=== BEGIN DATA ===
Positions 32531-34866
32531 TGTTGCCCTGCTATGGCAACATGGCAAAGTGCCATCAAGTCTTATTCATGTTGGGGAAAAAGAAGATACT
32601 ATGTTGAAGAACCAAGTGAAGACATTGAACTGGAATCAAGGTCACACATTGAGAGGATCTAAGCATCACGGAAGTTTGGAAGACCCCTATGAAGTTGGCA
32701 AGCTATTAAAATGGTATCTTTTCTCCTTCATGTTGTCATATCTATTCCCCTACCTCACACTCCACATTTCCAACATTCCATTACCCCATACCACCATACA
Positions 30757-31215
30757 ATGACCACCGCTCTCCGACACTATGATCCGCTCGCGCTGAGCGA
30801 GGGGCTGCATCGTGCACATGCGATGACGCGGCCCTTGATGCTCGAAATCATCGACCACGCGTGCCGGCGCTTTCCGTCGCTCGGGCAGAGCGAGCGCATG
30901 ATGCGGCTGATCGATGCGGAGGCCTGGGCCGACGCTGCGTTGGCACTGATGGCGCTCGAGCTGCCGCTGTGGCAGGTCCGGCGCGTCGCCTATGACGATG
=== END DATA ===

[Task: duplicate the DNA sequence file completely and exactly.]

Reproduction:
Positions 32531-34866
32531 TGTTGCCCTGCTATGGCAACATGGCAAAGTGCCATCAAGTCTTATTCATGTTGGGGAAAAAGAAGATACT
32601 ATGTTGAAGAACCAAGTGAAGACATTGAACTGGAATCAAGGTCACACATTGAGAGGATCTAAGCATCACGGAAGTTTGGAAGACCCCTATGAAGTTGGCA
32701 AGCTATTAAAATGGTATCTTTTCTCCTTCATGTTGTCATATCTATTCCCCTACCTCACACTCCACATTTCCAACATTCCATTACCCCATACCACCATACA
Positions 30757-31215
30757 ATGACCACCGCTCTCCGACACTATGATCCGCTCGCGCTGAGCGA
30801 GGGGCTGCATCGTGCACATGCGATGACGCGGCCCTTGATGCTCGAAATCATCGACCACGCGTGCCGGCGCTTTCCGTCGCTCGGGCAGAGCGAGCGCATG
30901 ATGCGGCTGATCGATGCGGAGGCCTGGGCCGACGCTGCGTTGGCACTGATGGCGCTCGAGCTGCCGCTGTGGCAGGTCCGGCGCGTCGCCTATGACGATG